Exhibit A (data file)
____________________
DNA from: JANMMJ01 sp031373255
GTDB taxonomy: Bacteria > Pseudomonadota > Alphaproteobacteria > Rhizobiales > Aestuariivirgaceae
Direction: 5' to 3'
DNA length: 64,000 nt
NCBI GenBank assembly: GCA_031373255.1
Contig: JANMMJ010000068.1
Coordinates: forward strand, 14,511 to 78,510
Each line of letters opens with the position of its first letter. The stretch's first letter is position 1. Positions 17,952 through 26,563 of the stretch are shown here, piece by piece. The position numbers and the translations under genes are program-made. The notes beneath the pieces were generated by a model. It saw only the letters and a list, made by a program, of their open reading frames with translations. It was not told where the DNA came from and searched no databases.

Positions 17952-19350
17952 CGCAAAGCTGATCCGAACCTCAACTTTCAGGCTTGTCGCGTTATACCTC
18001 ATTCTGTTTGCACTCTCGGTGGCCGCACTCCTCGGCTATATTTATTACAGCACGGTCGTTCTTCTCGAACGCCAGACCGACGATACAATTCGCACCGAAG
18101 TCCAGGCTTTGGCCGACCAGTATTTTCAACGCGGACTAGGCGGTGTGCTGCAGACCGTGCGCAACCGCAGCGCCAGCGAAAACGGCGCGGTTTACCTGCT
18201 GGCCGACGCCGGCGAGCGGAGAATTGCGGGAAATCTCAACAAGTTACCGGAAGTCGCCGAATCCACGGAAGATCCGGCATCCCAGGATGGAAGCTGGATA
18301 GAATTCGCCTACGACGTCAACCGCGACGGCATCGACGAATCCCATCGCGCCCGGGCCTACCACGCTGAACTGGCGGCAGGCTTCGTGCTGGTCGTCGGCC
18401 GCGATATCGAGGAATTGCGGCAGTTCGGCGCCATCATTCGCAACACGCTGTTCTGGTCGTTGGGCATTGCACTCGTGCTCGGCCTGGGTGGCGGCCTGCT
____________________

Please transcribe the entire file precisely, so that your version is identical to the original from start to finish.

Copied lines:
DNA from: JANMMJ01 sp031373255
GTDB taxonomy: Bacteria > Pseudomonadota > Alphaproteobacteria > Rhizobiales > Aestuariivirgaceae
Direction: 5' to 3'
DNA length: 64,000 nt
NCBI GenBank assembly: GCA_031373255.1
Contig: JANMMJ010000068.1
Coordinates: forward strand, 14,511 to 78,510
Each line of letters opens with the position of its first letter. The stretch's first letter is position 1. Positions 17,952 through 26,563 of the stretch are shown here, piece by piece. The position numbers and the translations under genes are program-made. The notes beneath the pieces were generated by a model. It saw only the letters and a list, made by a program, of their open reading frames with translations. It was not told where the DNA came from and searched no databases.

Positions 17952-19350
17952 CGCAAAGCTGATCCGAACCTCAACTTTCAGGCTTGTCGCGTTATACCTC
18001 ATTCTGTTTGCACTCTCGGTGGCCGCACTCCTCGGCTATATTTATTACAGCACGGTCGTTCTTCTCGAACGCCAGACCGACGATACAATTCGCACCGAAG
18101 TCCAGGCTTTGGCCGACCAGTATTTTCAACGCGGACTAGGCGGTGTGCTGCAGACCGTGCGCAACCGCAGCGCCAGCGAAAACGGCGCGGTTTACCTGCT
18201 GGCCGACGCCGGCGAGCGGAGAATTGCGGGAAATCTCAACAAGTTACCGGAAGTCGCCGAATCCACGGAAGATCCGGCATCCCAGGATGGAAGCTGGATA
18301 GAATTCGCCTACGACGTCAACCGCGACGGCATCGACGAATCCCATCGCGCCCGGGCCTACCACGCTGAACTGGCGGCAGGCTTCGTGCTGGTCGTCGGCC
18401 GCGATATCGAGGAATTGCGGCAGTTCGGCGCCATCATTCGCAACACGCTGTTCTGGTCGTTGGGCATTGCACTCGTGCTCGGCCTGGGTGGCGGCCTGCT